Hours passed before we finally loaded up and headed back home. Closing the door to my small apartment, I released a tired sigh before I headed to bed.
Insects moved over my decomposing skin. Worms wound their way through my bones leaving me with a feeling of disgust. My fingers ran over the velvety feel of a patch on the blanket while the dream played on in my mind. The smell of wet dirt engulfed me, pulling me further into the sensations of bugs as they made a meal of my body.
Watching from above as the insects crawled over me should have disturbed me but in some odd sense I felt comforted by them. I couldn't see fabric or clothing only my hands and legs as the sensation of worms slithered over my bones. Jolting upright, I tried to get my breathing to return to normal while my heart slowed. The memory of my fingers running over the velvet patch on the quilt brought the dream back in full force. Shoving my back to the headboard of the bed, I drew my knees up to my chest and hoped I could forget every part of my dream.
'Why,' I thought, 'does this happen to me? It's not like I have some special powers or anything.' Taking slow deep breaths, I remember crawling out of bed to flip over the quilt so I couldn't feel those patches. Crawling back in to sleep, I tried to get the sensation of the bugs and worms out of my mind.
The mere thought of that quilt always brought the same feelings back to me. One of those things I never told people when it happened because I knew I couldn't handle it if they looked at me like I was different. Whether I liked it or not I was already different.
Yes, good ol' Julia, the one with the 'special' brother and dorky family. The over achiever that had her head stuck in a book more often than not and wore clothes that were purchased at yard sales or the local resale shop. If I had a new dress or pair of jeans it was because it was the start of school and my parents had a few extra dollars. I didn't mind, really, I had a roof over my head and food in my belly, better than some but definitely not as good as most. Which is why I never said a word to anyone about my dreams or those things that seemed to happen only to me.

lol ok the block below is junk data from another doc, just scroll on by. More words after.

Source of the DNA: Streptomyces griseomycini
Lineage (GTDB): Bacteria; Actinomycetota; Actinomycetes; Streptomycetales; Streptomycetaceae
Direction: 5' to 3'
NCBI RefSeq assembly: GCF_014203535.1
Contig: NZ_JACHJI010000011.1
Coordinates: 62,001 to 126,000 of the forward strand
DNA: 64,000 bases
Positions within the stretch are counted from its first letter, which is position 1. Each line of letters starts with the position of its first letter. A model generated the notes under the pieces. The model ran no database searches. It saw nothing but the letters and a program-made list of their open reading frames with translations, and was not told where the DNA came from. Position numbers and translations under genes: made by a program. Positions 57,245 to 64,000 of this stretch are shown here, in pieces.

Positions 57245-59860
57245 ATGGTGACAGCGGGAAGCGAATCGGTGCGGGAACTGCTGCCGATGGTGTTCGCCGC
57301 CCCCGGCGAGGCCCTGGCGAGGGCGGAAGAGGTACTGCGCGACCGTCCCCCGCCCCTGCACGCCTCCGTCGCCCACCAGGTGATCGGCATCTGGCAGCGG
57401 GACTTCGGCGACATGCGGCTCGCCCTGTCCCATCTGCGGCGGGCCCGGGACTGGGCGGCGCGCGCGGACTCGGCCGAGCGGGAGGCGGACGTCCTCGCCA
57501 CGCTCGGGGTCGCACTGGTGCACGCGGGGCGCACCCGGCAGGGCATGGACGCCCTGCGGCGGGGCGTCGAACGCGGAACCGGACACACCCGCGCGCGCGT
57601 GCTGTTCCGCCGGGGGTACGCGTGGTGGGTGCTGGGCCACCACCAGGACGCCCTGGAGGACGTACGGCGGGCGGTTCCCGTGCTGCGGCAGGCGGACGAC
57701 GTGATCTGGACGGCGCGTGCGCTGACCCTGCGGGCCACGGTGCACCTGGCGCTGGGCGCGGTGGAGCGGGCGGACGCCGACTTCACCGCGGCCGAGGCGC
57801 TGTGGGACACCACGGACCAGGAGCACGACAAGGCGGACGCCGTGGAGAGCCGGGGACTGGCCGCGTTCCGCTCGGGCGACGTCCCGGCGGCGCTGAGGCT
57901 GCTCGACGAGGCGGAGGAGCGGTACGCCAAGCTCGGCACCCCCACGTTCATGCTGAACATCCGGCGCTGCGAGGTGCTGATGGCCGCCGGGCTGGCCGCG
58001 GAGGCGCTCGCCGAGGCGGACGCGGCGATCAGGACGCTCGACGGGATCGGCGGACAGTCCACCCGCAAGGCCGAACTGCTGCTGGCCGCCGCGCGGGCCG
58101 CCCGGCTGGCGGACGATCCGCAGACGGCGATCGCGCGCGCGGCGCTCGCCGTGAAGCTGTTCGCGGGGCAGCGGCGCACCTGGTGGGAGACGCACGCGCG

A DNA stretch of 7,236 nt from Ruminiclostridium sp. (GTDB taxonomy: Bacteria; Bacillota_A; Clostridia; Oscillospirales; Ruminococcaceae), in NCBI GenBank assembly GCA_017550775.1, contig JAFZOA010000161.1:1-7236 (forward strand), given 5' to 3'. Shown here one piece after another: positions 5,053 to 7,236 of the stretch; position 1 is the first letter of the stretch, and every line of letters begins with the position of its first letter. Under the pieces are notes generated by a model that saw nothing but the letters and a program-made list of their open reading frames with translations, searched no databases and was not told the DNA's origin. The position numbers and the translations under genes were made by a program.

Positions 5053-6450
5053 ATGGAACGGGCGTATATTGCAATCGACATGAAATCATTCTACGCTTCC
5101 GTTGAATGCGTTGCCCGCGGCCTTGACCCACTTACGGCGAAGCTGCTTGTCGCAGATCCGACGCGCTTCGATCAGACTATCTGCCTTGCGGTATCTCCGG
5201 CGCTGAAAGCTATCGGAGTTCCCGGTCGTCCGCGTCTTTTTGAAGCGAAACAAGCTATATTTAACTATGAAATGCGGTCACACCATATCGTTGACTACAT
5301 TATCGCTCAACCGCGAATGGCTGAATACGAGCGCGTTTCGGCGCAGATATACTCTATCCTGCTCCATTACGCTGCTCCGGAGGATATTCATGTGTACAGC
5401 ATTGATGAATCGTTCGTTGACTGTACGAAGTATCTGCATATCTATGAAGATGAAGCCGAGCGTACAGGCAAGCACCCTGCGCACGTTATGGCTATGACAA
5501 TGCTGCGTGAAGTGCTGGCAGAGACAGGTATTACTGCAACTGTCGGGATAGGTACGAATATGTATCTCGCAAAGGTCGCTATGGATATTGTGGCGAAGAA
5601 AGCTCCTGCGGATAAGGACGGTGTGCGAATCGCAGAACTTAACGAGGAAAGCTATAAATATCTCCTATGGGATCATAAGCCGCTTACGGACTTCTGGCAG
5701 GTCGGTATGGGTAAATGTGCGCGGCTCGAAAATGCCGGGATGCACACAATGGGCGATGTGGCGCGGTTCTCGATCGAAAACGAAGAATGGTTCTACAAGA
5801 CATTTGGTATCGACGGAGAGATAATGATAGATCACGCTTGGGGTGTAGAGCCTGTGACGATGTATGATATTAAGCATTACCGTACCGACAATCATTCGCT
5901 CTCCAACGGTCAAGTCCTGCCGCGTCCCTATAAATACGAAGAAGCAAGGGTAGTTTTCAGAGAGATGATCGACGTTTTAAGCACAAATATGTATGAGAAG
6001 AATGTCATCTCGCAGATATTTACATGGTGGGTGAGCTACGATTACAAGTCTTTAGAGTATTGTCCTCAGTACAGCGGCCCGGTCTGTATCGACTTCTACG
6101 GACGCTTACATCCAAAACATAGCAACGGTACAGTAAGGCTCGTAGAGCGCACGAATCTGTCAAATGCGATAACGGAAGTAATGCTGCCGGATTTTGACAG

I gathered my books, poured a cup of coffee in my travel mug and headed out the door. Why the quilt and the dream it always conjured up came to mind I couldn't stay. Pushing it to the back of my mind, I slipped back in to grab the paper for the speech and rushed to class. Catching up with Alexandra, we walked to our Literature class avoiding the groups that had stopped to talk and avoiding those running late.
“You never did tell me what you wrote about,” Alex glanced at me with a knowing smile.
I shrugged, “Poverty, what else.”
“Why do you say it like that?”
“The one subject that is near and dear to my heart.”
“Until you graduate, that is. Any ideas where you are going to find that dream job?”
“I'm not even sure what I really want to do. Why do you think I am taking so many classes?”
“Have you thought about going on to get your bachelors degree?”
“Really, Alex, didn't you hear me just say I don't even know what I am going to major in let alone my minor. I have no definite career path. At this rate I will probably be a college student until the day I die taking courses just to take them.”
Laughing, she bumped my shoulder. “You are great at writing, you love to sing, you enjoy traveling. Why don't you go into journalism? Maybe you could be a news correspondent for one of those TV stations.”
I scoffed at her suggestion, “No, thank you. I am not going to be one of those people that is sent into the middle of a battle zone and try to look pretty with a helmet on my head.”
“You'll think of something.” She slowed to hold open the door letting me walk in ahead of her.
Taking seats side by side, I leaned close to her, “Have you ever had weird dreams and then find out later it actually happened?”
She turned curious eyes to me, “Like what?”
“You know, falling, dying, car wrecks, stuff like that.”
“I think we all have dreams of falling but car wrecks? No, can't say as I have.” She flipped open her notebook and laid a pencil down beside it. “Why?”
“Oh no you don't,” her voice well above a whisper, “You don't get to ask a question like that and push it off as curiosity. Spill.”
“Later,” I mouthed as the professors intern moved to the front of the class.
If I thought she would forget I was only kidding myself. Not two seconds after we were dismissed, she was on me, “So, tell me about these dreams.”
“It's nothing, just weird dreams that seem to come back when I least expect them.”
“Ah, come on, Julia, give me details.”